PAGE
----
Guadalupe Bystander Shot by Police ‘Tragic’ but Not Criminal, State Says

Department of Justice Recommends Several Policy Changes in Report on August 2021 Shooting

First is a picture of the shooting scene with Olvera-Preciado's car circled in red | Credit: Department of Justice

A recent report from a state-led investigation concluded that the shooting of an innocent bystander by a police officer in northern Santa Barbara County did not have enough evidence to support criminal charges against the officer responsible.

On August 22, 2021, 59-year-old Guadalupe resident Juan Luis Olvera-Preciado sat in his 2004 Toyota Highlander, in the driveway of his family’s home on the corner of Birch and Obispo streets in the small town located nine miles west of Santa Maria. It was shortly after 9:30 p.m. on an otherwise ordinary summer night, and he was about to leave to grab a late dinner with his wife, Silvia, who had run inside to grab a sweater.

Less than one block away, Guadalupe police officers responding to reports of a fire nearby found the man suspected of starting the fire — a man who was also wanted on two outstanding warrants at the time — and attempted to make contact.

Juan Luis Olvera-Preciado and his wife, Silvia | Credit: Courtesy

The suspect retreated, eventually backing himself to the corner of Birch and Obispo. According to two officers at the scene, Christopher Orozco and Miguel Jaimes, the suspect had placed his hand into his sweater “in an aggressive manner” and refused to listen to the officers’ demands to show his hands.

“The person has got one arm in his pocket,” Officer Orozco reported on the radio, “we’re gonna have him at gunpoint right now. He’s fleeing right now.”

Seconds later, the suspect reportedly “punched out his arm,” holding what the suspect later admitted “could’ve” been a black butane torch. Officer Jaimes fired three shots in rapid succession, and the suspect fell to the ground, shocked motionless but unharmed.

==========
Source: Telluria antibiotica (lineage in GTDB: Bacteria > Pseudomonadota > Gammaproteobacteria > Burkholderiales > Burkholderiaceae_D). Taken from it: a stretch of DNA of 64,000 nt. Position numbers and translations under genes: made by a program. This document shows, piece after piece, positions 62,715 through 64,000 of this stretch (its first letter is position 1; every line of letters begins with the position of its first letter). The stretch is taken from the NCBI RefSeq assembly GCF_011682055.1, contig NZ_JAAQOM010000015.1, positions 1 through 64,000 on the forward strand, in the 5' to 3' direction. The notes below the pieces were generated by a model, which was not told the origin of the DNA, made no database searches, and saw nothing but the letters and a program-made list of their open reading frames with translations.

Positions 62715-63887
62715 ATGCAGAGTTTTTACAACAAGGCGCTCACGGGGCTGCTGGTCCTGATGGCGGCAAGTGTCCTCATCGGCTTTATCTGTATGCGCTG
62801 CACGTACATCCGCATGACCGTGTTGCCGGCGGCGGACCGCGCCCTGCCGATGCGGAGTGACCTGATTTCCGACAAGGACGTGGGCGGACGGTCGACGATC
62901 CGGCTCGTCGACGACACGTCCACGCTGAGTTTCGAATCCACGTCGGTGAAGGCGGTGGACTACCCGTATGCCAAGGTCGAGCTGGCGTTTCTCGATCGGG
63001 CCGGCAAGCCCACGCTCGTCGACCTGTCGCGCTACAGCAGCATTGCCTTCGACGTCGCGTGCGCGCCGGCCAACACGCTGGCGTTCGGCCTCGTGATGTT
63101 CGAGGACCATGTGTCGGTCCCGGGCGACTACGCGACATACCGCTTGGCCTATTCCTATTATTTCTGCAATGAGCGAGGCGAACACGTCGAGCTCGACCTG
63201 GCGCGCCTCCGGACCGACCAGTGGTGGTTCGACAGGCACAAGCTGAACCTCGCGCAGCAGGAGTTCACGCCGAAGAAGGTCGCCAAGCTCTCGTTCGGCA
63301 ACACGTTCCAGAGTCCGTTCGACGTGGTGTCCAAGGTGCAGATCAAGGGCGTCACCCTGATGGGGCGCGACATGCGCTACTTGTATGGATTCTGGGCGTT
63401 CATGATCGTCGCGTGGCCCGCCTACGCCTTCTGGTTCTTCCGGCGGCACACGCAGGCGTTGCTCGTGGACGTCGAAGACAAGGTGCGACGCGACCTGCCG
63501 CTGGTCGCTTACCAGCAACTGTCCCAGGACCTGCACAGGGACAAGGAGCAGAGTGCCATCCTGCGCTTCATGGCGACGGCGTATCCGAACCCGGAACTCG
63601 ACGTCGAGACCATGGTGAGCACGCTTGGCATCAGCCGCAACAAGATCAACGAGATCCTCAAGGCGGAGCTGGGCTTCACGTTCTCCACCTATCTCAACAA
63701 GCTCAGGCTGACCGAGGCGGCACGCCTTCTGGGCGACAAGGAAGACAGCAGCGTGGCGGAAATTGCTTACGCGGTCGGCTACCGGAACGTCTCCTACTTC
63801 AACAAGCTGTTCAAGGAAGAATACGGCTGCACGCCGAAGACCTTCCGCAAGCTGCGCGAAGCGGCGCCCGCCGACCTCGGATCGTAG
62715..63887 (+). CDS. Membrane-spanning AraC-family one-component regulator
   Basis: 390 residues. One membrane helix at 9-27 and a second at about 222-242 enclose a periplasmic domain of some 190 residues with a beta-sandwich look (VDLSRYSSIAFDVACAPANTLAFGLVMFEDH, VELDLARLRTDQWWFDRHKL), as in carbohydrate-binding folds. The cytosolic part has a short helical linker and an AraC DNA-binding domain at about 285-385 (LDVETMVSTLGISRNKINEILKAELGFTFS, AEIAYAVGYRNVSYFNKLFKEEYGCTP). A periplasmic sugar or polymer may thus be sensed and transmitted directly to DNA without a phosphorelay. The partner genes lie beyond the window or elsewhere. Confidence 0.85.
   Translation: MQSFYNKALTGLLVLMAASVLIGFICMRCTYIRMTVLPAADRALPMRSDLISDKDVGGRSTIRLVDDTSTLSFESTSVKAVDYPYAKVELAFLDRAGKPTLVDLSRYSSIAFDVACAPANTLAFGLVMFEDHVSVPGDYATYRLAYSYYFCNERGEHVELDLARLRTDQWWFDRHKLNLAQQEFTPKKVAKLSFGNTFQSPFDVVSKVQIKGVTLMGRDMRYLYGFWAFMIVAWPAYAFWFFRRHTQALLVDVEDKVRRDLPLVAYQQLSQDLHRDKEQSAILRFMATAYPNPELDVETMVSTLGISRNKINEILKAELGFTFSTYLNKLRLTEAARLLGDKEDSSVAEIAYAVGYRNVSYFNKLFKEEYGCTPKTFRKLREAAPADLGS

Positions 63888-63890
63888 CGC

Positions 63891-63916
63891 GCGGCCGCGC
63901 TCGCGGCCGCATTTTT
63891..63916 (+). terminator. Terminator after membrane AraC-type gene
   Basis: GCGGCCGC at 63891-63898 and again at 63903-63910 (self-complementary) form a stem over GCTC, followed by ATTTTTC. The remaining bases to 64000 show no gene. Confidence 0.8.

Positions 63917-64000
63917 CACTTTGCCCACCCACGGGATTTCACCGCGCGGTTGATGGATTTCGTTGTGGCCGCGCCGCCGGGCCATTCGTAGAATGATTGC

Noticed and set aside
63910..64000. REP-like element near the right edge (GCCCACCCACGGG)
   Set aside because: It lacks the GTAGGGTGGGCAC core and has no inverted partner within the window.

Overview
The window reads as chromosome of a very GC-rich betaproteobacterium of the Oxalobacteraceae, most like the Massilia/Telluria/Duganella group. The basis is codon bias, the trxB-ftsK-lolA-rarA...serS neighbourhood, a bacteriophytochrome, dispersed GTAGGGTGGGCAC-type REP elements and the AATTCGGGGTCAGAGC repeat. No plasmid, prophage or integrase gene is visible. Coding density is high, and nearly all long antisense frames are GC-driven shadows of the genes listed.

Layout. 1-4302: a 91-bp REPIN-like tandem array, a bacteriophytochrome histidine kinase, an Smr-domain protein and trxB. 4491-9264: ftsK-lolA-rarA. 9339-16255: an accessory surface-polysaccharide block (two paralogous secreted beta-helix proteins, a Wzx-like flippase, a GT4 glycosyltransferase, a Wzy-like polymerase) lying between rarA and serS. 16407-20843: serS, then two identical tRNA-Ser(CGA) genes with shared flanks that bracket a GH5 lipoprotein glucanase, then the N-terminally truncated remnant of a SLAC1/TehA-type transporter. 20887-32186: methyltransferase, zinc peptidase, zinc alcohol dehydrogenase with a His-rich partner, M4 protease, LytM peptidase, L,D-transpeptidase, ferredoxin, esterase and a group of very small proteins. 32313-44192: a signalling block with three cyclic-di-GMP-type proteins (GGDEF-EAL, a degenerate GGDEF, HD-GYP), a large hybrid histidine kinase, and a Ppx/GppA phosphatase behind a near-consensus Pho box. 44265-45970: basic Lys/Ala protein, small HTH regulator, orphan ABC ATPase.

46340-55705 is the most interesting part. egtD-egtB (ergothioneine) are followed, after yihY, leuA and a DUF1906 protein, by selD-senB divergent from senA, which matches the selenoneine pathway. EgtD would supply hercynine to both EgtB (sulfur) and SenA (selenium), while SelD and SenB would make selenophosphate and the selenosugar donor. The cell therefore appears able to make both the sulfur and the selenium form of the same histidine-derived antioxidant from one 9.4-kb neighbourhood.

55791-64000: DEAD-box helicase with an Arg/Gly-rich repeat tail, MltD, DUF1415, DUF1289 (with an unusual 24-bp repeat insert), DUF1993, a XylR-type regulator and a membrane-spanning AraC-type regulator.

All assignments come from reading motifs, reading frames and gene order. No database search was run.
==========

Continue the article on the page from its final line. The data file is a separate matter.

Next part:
It wasn’t until the officers moved in to arrest the suspect that they heard a woman at the house across the street looking into the car and screaming in Spanish: “Lo mataron! Lo mataron!” [“They killed him! They killed him!”].

In the driveway just a few hundred feet away from the scene of the arrest, the officers found Olvera-Preciado, upright in his driver’s seat with his car door slightly ajar, shot dead with a single wound through his left cheek. There were no bullet holes on the car’s doors or windows, but it was later discovered that one round shot by Officer Jaimes ricocheted off the ground and skidded 174 feet through the narrow door opening and killed Olvera-Preciado on impact.

These previously unreleased details were part of a recent report from California Attorney General Rob Bonta following a Department of Justice (DOJ) investigation and review into the incident, which found that while the event was indeed “tragic,” there was not enough evidence to support criminal charges on any of the officers involved. 

“My heart goes out to Mr. Olvera-Preciado’s family, friends, and all those who knew him,” Bonta said. “His death was tragic and there is nothing that can make up for the loss of a loved one. While my office has determined that the evidence does not support criminal charges against the involved officer, we are making direct recommendations to the Guadalupe Police Department to help increase public trust and keep our communities safe.”